Long-Term Care Insurance

Benefits: Long-term care insurance differs from traditional health insurance and is available to help you cover long-term personal and custodial care services and support, whether its in your own home or another facility. Policies can be used to cover daily living expenses such as nursing home or assisted-living services, bathing, dressing or eating. It’s never too early to start planning for your long-term care.

Guidelines: Review the average costs for long-term care to estimate how much coverage you may need on your long-term care insurance policy. Keep in mind that any long-term care insurance policies have limits on how long or how much they will cover. You should designate an individual to be the decision-maker for your long-term care in the event that you are medically or mentally unable to make your own decisions. Consider consulting an eldercare attorney for advice and guidance on selecting the right policy for you and your family.

Starting a Family Tradition of Giving a College Education - Winter 2013

Why saving for college is so important

While almost everyone wants their child to go to college, according to a 2013 study by Sallie Mae, only 38% believe they will save enough. The same study indicates that 54% of middle income families don’t have a plan to save, yet research shows children who have a savings account in their name are seven times more likely to go to college. According to Education Pays 2013, a study by the College Board, the typical bachelor’s degree recipient can expect to earn about 60% more during a 40-year working life than the typical high school graduate earns in the same period, and that gap is widening. This research also shows many other effects a college education can have on the success and happiness of a child in their future. College graduates earn more and have a greater sense of well-being.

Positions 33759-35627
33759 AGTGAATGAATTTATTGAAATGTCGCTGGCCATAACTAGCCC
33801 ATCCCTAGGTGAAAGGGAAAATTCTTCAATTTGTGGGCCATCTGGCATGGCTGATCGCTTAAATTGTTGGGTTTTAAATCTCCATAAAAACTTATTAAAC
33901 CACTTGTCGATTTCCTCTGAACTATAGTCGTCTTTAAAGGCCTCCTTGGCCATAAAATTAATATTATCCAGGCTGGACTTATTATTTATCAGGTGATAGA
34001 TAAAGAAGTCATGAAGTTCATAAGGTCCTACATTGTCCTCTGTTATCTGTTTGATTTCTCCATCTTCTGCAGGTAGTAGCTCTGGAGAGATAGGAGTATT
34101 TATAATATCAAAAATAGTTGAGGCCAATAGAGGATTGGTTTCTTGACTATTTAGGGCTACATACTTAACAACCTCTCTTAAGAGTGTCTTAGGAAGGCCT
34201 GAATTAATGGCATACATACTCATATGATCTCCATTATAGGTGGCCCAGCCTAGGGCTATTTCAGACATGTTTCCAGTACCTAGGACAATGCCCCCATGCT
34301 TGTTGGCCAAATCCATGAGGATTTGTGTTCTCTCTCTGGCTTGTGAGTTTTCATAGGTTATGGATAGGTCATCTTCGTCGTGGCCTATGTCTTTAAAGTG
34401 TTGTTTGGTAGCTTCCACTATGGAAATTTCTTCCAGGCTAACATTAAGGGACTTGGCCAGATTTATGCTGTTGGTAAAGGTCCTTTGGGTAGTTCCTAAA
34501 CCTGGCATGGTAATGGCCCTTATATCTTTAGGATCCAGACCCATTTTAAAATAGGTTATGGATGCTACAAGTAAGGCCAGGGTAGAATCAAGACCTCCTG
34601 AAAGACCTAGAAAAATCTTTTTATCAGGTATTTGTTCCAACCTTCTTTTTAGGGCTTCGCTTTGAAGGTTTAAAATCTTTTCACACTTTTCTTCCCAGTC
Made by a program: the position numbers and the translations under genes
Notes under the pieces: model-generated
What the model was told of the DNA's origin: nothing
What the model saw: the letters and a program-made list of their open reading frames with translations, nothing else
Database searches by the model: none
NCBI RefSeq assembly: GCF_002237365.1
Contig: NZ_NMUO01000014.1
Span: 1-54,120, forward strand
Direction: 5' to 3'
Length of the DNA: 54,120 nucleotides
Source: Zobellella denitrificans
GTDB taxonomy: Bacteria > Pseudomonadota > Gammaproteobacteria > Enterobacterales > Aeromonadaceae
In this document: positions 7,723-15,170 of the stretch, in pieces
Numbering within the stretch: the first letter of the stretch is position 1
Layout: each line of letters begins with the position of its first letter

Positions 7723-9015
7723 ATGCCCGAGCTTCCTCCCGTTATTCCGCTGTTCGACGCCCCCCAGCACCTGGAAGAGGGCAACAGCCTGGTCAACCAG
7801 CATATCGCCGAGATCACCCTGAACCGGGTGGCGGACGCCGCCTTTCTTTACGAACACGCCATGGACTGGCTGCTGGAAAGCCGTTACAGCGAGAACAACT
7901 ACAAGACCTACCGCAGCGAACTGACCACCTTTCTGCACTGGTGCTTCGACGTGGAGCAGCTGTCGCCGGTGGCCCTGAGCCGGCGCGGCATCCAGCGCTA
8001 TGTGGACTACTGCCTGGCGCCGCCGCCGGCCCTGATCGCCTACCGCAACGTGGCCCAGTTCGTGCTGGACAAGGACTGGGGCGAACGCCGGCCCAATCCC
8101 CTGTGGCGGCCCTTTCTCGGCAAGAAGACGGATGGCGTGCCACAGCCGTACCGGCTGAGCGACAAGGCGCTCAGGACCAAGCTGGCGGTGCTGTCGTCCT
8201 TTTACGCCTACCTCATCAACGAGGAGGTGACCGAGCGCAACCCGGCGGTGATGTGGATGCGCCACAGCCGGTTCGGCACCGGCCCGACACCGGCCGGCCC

The cost of borrowing versus the cost of saving

65% of college graduates have some amount of student loan debt. It is more economical to save for college and have your money work for you by creating earnings rather than paying back interest on a loan. The Sallie Mae study indicates 27% of enrolled families pay for college by taking out parent or student loans and 11% rely on student income and savings.

How much to save

Any time is the right time to begin saving. Even when only investing $100 a month, the earlier you save the more you will have to help pay for college costs. If you start saving when a child is in third grade with $100 a month, earning 5% per year in a 529 account, you might accumulate over $13,000 by the time the child is ready for college, but if you start when the child is newborn, that amount could be over $34,000.

Give a gift that can last a lifetime

Many families are starting a feel-good family gifting tradition. They are opening Section 529 college savings accounts and contributing in a meaningful way – both in an ongoing basis and for special occasions. This doesn’t necessarily mean in place of the beloved doll, truck or gaming system. But, it means keeping these moments in mind as a time to also make a contribution to a college savings account. Think, birthdays, preschool graduation, beginning of Kindergarten, and of course, throughout the holiday season. Every family has different ways they celebrate, and if part of those celebrations includes a gift into a college savings account, they really start to add up. Grandparents, aunts, uncles and important family friends can give the gift that truly will last a lifetime. They can open their own 529 account, or they can contribute to an already established account. It’s never too early or too late to begin saving for college, it’s important to just get started.

NEST 529